“Undertone” is reminiscent of Ella Eyre’s song “Gravity” in the most perfect way. Michaels talks about trying to move on after a relationship, but even when she’s with someone new, “you’re always an undertone.” She’s hoping that lingering pieces of her past relationships don’t come with her but I think it speaks to the ways we’re shaped by every person we’re around. Whether it’s friends, family, coworkers or romantic partners, we learn different things about people and ourselves from our relationships.
This song relates back to “All Your Exes” where she says, “I know where you’ve been, what you’ve done / who you loved is a part of who you are.” It would make even more sense to have these songs follow each other but the beauty of this album is that the parts are interchangeable and yet still connected. “Undertone” allows us to reflect on our past relationships and know better for the next time how we want to be treated in a new relationship — what worked, what didn’t, and how in the end, no matter how things finished, you’re still allowed to miss a person and carry parts of them with you in different ways.
“That’s the Kind of Woman” is the final song on the album and in my opinion, it is a culmination of who Michaels is after she goes through this relationship. She sings, “If the me I am, walked out that door, that’s the kind of woman I’d leave me for.” This song goes back to Michaels’ roots in the hard-hitting, raw lyrics that describe her insecurities in detail. Fans of her songs “Issues” and “Body” from her EP “Inner Monologue Part 2” would love this song.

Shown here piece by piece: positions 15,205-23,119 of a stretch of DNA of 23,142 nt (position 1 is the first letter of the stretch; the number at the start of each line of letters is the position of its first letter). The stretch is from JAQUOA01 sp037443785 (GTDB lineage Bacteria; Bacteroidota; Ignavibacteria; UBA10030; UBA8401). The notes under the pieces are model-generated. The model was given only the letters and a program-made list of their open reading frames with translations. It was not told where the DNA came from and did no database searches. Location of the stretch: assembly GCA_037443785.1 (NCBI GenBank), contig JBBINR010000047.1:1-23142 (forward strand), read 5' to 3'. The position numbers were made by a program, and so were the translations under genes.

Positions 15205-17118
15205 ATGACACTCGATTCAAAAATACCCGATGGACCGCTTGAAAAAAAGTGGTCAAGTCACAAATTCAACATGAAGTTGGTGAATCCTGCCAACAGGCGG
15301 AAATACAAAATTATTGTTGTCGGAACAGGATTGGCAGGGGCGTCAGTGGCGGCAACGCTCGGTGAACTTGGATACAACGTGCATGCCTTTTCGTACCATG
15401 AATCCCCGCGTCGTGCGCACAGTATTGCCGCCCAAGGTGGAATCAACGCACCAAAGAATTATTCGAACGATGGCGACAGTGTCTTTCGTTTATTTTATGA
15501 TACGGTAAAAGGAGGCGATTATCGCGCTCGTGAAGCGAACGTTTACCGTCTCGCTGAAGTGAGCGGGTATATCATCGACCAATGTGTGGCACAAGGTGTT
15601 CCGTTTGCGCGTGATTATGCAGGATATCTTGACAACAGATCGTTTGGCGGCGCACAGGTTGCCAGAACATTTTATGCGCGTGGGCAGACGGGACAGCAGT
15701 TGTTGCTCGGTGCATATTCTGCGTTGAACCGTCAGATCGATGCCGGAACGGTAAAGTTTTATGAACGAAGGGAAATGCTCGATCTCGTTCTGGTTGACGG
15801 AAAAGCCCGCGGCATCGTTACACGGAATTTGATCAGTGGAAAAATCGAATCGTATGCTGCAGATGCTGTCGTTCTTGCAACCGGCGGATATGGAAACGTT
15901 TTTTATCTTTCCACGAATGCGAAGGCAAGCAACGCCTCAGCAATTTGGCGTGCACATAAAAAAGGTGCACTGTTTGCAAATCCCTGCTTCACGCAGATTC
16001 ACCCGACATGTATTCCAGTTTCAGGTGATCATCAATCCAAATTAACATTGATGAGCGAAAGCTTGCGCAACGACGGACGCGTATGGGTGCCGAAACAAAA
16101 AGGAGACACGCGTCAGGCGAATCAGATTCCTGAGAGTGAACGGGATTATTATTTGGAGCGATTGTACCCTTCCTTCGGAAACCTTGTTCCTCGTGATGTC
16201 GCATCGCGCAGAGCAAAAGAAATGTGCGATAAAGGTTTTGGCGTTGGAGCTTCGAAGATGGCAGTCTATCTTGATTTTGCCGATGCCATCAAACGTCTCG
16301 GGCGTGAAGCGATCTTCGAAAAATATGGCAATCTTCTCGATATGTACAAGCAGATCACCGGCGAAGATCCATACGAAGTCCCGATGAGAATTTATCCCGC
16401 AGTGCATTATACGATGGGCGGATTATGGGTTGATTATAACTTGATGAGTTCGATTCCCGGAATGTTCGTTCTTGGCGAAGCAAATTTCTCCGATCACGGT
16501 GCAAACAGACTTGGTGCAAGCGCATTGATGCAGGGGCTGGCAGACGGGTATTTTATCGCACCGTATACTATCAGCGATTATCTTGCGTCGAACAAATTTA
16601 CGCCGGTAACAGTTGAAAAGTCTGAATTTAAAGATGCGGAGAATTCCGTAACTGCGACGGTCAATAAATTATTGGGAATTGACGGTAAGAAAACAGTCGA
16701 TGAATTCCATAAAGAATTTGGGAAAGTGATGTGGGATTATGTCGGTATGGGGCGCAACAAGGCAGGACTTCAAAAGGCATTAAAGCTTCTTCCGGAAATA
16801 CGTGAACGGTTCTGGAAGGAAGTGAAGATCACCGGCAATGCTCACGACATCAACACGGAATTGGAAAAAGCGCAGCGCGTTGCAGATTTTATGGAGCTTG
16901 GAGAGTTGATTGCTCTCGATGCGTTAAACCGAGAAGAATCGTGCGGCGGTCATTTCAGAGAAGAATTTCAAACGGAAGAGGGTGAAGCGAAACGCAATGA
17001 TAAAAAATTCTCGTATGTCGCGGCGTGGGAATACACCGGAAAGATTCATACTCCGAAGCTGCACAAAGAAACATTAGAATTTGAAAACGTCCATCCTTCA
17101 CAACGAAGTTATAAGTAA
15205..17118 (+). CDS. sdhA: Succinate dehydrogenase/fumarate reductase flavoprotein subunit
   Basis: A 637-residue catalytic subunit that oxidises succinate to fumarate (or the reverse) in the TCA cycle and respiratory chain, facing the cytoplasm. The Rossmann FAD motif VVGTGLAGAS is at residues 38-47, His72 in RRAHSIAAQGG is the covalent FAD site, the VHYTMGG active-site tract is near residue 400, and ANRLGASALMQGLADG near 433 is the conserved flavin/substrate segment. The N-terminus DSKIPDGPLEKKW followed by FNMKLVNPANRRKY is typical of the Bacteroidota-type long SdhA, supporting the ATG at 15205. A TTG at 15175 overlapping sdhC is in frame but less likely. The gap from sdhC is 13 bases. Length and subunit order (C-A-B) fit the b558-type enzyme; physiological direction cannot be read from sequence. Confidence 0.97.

She told Billboard in an interview that after expressing all of the negative emotions depicted on this album, she imagines what she would be like if she were perhaps a better, more “well rounded” version of herself.
“That’s the Kind of Woman” evokes the same feeling; it talks about who she’s grown into and how she got there from her past. All of this heartache and love can lead to something that’s more irreplaceable than any relationship — herself. Michaels has admitted to being the happiest as herself in her current relationship and I think as the final song on the album, “That’s the Kind of Woman” truly gives us hope to know that in the end, something good can come out of the bad. What you need in order to truly be the person you want to be, with or without a partner, is yourself and self-love and Michaels talks about this here.
Rolling Stone argues that Julia Michaels doesn’t come into a particular sound of her own as an artist on “Not in Chronological Order,” especially because a few songs on the short tracklist resemble so many others. However, the talent and creativity lie not necessarily in Michaels’ sound but in her lyrics. She explores what it means to tell a story with different sounds and styles and she knows how to speak to a popular audience.
“Not in Chronological Order” takes you on a journey that typically would build from the beginning but with the songs so randomized, it truly makes the album something you can take apart and put back together. When you’re able to scramble the pieces the way you need to, it lets the music speak to you in so many different ways that work for you.
Michaels through and through is a songwriter, and her strengths are what make this album the masterpiece that it is. Maybe she needs more time to develop her individual sound but as she reflects on her past relationships, toxic tendencies, traits that truly ruin relationships — jealousy, possessiveness, distrust — she’s also able to portray the angsty, inspiring, hopeful and joyful emotions that tangle with the fear of beginning to truly care for someone. Michaels analyzes what all of this means in the end for herself and for love through this album.